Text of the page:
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He’s Working on It

April 14, 2010

The French Cowboy would like to know Monsieur Obama’s definition of “democracy”:

Some observers see a conflict between Kazakhstan’s chairmanship of the 56-nation OSCE, which plays an important role in monitoring elections in emerging democracies, and its own widely criticized human rights record.

But if the Obama administration saw any disconnect, it kept its criticism to itself.“In connection with the OSCE, the presidents had a very lengthy discussion of issues of democracy and human rights,” NSC senior director Mike McFaul said on a conference call with reporters Sunday. “Both presidents agreed that you don’t ever reach democracy; you always have to work at it. And in particular, President Obama reminded his Kazakh counterpart that we, too, are working to improve our democracy.” [Emphasis added.]

The Wall Street Journal‘s Jonathan Weisman asked McFaul to clarify.

“You seemed to be suggesting there was some equivalence between their issues of democracy and the United States’ issues, when you said that President Obama assured him that we, too, are working on our democracy,” Weisman said. “Is there equivalence between the problems that President Nazarbayev is confronting and the state of democracy in the United States?”

“Absolutely not … There was no equivalence meant whatsoever,” McFaul said. “[Obama’s]   taken, I think, rather historic steps to improve our own democracy since coming to office here in the United States.” [Emphasis added.]

Well, it’s really good to know that, even compared to Kazakhstan, the US is now really doing well in terms of democracy – not at all perfect, mind you, but really not that bad either – thanks to historic President Obama’s historic steps to historically improve America’s democracy. And consider what a great boost of self-esteem this historic comment must give to the Kazakhs:

[M]y wife and I have lived and worked in Almaty, Kazakhstan, since August 2008—this country has no idea what democracy is, and Nazerbayev prefers to keep it that way. He is the quintessential post-modern dictator. My wife and I teach at a school where the majority of our students’ parents are either in government or organized crime (it’s often a very fine line, and sometimes it doesn’t exist at all). I teach the comparative governments class, and it’s painful to watch my Kazakh students learn what terms like “liberal democracy” and “illiberal democracy” mean, then try to make the Kazakh square peg fit the liberal democracy round hole. When I raise even the mildest of criticisms in class, I can see the Kazakhs looking around the room to see who is present, so as to know what will be acceptable to say. It’s unbelievable how often I will hear a Kazakh student identify government propaganda for exactly what it is—propaganda—then follow up their analysis by immediately stating something to the effect of “but it’s also the truth.” No opposition parties are allowed; no negative press coverage is permitted; five-year plans are still being written with all of the passion and fanfare (and possibilities of success) of the Soviet era. And the U.S. president just told this Russian lap dog that the U.S. is still working on democracy, too. I can’t stress this enough: THE KAZAKHS WILL TAKE THAT STATEMENT AT FACE VALUE!!! “Hey, I guess that we’re not doing so bad, huh?”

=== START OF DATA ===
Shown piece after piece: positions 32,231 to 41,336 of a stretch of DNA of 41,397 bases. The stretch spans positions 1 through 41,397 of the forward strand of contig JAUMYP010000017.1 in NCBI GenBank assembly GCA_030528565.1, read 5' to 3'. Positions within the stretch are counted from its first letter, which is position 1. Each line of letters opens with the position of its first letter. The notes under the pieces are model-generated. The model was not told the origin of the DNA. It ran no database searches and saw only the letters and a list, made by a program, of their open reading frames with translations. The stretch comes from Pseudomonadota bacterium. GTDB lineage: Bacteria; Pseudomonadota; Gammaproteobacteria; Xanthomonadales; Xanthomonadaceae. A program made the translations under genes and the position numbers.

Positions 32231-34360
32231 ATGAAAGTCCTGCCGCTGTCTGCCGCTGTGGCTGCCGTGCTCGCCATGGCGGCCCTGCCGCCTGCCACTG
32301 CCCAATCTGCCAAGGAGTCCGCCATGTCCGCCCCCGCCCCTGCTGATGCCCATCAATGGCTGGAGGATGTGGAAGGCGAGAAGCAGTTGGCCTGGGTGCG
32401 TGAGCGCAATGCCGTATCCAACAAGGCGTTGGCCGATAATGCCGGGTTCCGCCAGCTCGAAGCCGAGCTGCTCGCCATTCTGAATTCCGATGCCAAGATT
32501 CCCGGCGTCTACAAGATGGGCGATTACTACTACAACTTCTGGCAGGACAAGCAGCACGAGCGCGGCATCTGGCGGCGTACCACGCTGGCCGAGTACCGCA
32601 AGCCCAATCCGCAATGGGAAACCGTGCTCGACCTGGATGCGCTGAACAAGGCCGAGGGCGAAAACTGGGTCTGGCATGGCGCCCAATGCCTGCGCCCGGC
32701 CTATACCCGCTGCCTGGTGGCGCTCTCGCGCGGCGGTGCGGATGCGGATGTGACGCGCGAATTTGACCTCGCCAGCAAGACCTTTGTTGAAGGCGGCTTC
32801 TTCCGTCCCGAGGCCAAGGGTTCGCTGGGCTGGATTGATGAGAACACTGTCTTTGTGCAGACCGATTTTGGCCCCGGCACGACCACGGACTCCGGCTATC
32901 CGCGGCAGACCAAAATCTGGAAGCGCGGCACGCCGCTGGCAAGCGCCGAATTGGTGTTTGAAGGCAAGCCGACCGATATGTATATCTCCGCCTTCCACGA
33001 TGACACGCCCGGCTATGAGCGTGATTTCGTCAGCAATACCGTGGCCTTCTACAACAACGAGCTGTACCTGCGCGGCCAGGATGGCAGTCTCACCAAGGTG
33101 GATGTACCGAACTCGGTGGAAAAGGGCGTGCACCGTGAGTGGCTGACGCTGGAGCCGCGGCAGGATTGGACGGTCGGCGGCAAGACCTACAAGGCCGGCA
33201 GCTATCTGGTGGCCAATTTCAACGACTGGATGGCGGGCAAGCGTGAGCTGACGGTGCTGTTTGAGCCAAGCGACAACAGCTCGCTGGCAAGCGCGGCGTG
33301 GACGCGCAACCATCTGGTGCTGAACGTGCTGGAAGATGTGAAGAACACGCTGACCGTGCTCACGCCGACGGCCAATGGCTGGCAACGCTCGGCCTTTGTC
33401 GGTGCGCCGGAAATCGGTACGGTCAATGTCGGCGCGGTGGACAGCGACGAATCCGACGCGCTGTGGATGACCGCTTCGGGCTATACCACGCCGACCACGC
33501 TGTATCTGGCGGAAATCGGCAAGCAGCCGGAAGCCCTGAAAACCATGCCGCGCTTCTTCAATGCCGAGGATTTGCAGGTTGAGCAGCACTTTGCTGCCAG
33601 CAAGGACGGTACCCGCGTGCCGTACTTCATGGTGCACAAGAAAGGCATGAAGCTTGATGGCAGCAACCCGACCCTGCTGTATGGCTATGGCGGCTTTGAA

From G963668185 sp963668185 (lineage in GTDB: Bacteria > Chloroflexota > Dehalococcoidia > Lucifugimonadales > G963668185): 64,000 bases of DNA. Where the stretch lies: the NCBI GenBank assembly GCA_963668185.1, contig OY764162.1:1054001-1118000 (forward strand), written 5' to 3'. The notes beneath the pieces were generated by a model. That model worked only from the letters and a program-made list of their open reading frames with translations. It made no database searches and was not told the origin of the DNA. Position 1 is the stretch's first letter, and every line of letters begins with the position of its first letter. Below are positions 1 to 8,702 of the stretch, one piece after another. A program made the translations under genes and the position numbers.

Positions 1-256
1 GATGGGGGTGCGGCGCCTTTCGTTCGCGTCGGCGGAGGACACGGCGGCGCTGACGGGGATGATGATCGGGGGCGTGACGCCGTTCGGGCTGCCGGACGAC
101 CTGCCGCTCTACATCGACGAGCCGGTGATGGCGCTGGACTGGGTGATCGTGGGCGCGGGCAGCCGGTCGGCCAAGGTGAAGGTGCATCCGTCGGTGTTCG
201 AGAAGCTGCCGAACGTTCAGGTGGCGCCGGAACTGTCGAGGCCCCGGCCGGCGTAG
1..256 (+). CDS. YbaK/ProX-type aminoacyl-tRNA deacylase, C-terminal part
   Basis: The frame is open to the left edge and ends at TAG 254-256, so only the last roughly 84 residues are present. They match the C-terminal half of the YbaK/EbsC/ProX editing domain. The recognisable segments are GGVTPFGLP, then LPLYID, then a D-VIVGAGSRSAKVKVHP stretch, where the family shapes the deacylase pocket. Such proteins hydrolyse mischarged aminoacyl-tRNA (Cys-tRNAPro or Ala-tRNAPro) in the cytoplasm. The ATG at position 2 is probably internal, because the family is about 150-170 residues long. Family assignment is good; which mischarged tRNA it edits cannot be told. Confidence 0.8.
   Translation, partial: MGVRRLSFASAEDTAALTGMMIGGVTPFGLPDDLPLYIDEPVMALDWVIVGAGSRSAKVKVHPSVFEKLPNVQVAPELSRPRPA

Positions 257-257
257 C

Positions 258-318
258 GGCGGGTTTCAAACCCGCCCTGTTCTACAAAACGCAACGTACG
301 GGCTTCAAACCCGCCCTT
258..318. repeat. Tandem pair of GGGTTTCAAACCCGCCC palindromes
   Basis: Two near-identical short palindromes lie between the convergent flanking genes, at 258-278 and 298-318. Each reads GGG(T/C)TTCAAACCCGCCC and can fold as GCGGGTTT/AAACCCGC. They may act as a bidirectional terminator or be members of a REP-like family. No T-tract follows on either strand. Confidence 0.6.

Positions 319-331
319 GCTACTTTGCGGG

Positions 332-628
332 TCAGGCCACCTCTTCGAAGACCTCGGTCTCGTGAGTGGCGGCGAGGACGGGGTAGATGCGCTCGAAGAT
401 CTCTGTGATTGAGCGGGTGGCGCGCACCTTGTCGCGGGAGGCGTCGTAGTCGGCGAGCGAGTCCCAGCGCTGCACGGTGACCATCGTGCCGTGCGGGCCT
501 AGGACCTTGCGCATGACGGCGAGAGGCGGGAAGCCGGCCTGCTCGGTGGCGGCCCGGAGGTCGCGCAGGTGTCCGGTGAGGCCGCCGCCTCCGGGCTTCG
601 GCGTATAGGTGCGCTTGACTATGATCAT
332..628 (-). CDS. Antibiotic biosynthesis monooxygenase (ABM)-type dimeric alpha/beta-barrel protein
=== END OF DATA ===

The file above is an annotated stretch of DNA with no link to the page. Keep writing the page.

It takes a genius president like Obama to realise that the relative long downhill slide to mediocrity of America – induced by spend-like-there’s-no-tomorrow economic policies, “opposite-day” foreign policy, and socialist domestic policies – can be even accelerated by talking up pseudo-democracies and act as if they were on par with actually free nations.

Don’t stop there, President Obama! Keep up that pace and by the end of your term the US will be comparable to Burma’s democracy!

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